Doom Emacs – a Text Editing Playground I Didn’t Know I Needed


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After migrating my notes to Notion, the names Emacs and Org-mode appeared constantly in threads, podcasts, and forums.

Though I knew the destination, embarking on expeditions into different productivity systems is an inevitable part of the journey. A straightforward note-taking system expanded into task management, calendars, and time-tracking solutions.

The toll on my wallet is substantial, a practice I heavily discourage. To maintain my sanity, I reassured myself that playing with software is a cheaper hobby compared to more extravagant pursuits like cameras and cars. Plus, the benefits of increased productivity and the self-discovery intrinsic to each platform migration more than justify the costs sunk into this hobby. But still, I find it hard to justify the expenditure, even though I’m supporting developers and their work.

I habitually adopt new hobbies during transitional periods in my career. Six months ago, it was the website migration to Hugo and fussing over themes to personalize the site. Now, it’s relocating from Obsidian to Doom Emacs.

So Why Emacs?

Plain Text Files

Originating from Obsidian, I fully endorse the core ethos of plain text files. They are simple, scalable, future-proof, and easy to understand. I like to imagine that my text files will remain relevant centuries from now, accessible via some ancient terminal lost in space, much like sci-fi stories. It’s hard to expect proprietary databases from emerging productivity app makers to last that long.

I appreciate that I can effortlessly access my Obsidian and Hugo files within Doom Emacs as projects. Although I’ve migrated to org-mode, Emacs has a potent, format-agnostic text editor. I can compose my Obsidian files swiftly without needing any import/export tool.

Vim Motion

If plain text was the goal, Obsidian would have been sufficient – and so would other known editors such as LogSeq, Joplin, and one of my favorites, Bike Outliner. But few have full-fledged vim motion support, as does Evil-mode.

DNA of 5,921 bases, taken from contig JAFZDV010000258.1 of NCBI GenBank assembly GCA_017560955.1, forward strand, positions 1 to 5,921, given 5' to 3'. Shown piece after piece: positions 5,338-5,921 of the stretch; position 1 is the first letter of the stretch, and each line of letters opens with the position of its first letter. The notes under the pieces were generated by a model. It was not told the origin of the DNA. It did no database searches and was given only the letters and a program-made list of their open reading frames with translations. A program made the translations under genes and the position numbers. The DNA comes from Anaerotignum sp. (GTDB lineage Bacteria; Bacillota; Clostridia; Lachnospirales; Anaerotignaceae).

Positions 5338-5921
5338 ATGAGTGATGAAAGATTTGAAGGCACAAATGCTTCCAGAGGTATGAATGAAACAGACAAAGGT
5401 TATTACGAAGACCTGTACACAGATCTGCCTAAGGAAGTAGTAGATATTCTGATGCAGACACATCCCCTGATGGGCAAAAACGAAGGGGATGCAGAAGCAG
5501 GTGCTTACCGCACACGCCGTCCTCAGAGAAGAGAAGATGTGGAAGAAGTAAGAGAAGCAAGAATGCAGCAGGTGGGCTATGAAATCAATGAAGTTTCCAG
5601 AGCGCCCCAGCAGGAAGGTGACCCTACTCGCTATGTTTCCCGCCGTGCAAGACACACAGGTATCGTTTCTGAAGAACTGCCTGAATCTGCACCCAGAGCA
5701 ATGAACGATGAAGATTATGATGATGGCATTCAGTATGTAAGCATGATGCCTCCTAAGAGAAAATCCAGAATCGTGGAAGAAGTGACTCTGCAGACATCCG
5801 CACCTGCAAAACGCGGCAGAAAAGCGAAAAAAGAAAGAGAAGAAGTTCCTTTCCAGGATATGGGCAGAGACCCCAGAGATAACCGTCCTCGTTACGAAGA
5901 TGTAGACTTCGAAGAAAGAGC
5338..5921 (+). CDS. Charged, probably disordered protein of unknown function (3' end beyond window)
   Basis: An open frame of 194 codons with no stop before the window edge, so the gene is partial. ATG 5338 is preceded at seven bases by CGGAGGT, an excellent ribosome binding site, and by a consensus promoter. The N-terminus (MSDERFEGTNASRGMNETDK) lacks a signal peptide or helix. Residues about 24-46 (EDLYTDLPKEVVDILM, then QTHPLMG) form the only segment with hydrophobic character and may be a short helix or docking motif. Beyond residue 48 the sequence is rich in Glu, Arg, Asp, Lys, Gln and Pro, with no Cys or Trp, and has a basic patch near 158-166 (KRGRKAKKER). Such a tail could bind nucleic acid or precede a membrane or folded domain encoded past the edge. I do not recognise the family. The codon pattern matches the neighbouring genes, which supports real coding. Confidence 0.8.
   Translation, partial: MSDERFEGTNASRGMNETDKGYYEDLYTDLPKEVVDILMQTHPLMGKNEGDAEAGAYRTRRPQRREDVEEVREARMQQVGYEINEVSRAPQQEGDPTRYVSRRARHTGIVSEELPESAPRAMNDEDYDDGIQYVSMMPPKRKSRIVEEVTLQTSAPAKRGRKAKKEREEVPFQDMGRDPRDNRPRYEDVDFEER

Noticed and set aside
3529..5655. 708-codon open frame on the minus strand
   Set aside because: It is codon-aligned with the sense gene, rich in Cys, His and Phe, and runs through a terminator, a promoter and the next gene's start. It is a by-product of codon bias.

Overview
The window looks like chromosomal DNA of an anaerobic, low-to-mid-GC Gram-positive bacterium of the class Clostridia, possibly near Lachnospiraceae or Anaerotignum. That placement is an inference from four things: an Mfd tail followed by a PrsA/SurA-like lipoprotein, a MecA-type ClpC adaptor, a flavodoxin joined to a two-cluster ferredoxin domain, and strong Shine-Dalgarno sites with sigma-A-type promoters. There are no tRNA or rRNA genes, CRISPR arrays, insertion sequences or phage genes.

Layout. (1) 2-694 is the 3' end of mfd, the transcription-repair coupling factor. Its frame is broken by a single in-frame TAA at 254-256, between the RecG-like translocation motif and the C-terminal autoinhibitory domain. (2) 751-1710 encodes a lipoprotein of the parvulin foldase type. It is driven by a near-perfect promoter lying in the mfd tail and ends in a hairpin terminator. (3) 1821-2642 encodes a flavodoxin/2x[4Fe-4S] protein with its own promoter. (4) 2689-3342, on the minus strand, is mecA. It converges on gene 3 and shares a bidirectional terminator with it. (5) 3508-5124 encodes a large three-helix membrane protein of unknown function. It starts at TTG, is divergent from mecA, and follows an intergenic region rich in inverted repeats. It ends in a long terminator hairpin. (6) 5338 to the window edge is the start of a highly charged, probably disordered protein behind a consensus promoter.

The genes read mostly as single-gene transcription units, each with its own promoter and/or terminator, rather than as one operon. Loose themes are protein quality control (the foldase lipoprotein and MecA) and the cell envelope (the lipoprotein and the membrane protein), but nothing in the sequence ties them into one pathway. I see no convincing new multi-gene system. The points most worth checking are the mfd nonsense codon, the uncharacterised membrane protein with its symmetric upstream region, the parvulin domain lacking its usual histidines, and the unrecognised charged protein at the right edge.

I’m proficient enough with markdown, shortcuts, hotkeys, automation, macros, and cursor manipulation in standard text editors. But I work and LIVE in my notes in both my professional and personal life. They are extensions of my brain, and to some degree, my identity. It’s therefore natural that vim motions would be the next logical improvement in my brain externalization capabilities. Similar to how poets learning a new language and culture can enrich their prose and vocabulary.

Currently, I’m still taking baby steps. Writing and editing this post is frustratingly slow. But already, I find myself frustrated at the lack of modal text editing in other software. Give me a few months, and I believe things would turn for the better.

Ease of Entry

Without Doom, I would never have ventured into Emacs. Doom comes pre-configured with packages and settings that render Emacs newbie-friendly while offering enough flexibility for customization.

Many might venture into Vanilla GNU Emacs after familiarizing themselves with Doom Emacs and the Elisp language. However, veterans still prefer Doom for several reasons. It’s simple, practical, and so well-tuned that configuring GNU Emacs is generally not worth the effort.

The software’s speed is remarkable. After learning how to set up a server daemon and client for Emacs, the load-up time is instantaneous. It’s amazing how efficient the software is, even though it runs on essentially a single core.

Cost Savings

After tinkering with Doom Emacs for a while, I realized that many other productivity apps are mere attempts to replicate what Org Mode brings to the table.

Task management, note-taking, and PKMs – Org mode does it all, better and faster, with more customization in a free, open-source manner, well before new apps entered the scene.

Why bother with imitations when I can go directly to the source? If only I had ventured into Org mode right from the start, I would have saved so much more. (Well, that’s not entirely accurate. I can’t help myself from trying out new, shiny things.)


I won’t lie – the aesthetics of Doom Emacs is perhaps the main driver of my switch from Obsidian. It began when I stumbled upon the Hugo.386 website theme, which emulates the old-school MS-DOS aesthetic.

Expressing my love for the design would be an understatement, and I spent countless hours diving into HTML and CSS code to give it my personal touch. This made me comfortable with messing around with configuration files after being spoiled by years of using UI settings. When I realized that migrating to Doom Emacs was within the realm of possibility, I downloaded the Parus theme to emulate my blog’s aesthetics as closely as possible.

Now, I use the Modus Theme for accessibility reasons but coupling it with an Iosevka font, and it feels like I’m living within a terminal.

Final Thoughts

My thoughts today lack structure – it’s simply me expressing appreciation and love for my new toy, Doom Emacs. Perhaps it gives you an idea of why I haven’t posted much in recent weeks.

But, I plan to write more often in the future. I’ve only started using Doom Emacs less than a week ago, and I definitely need the practice.


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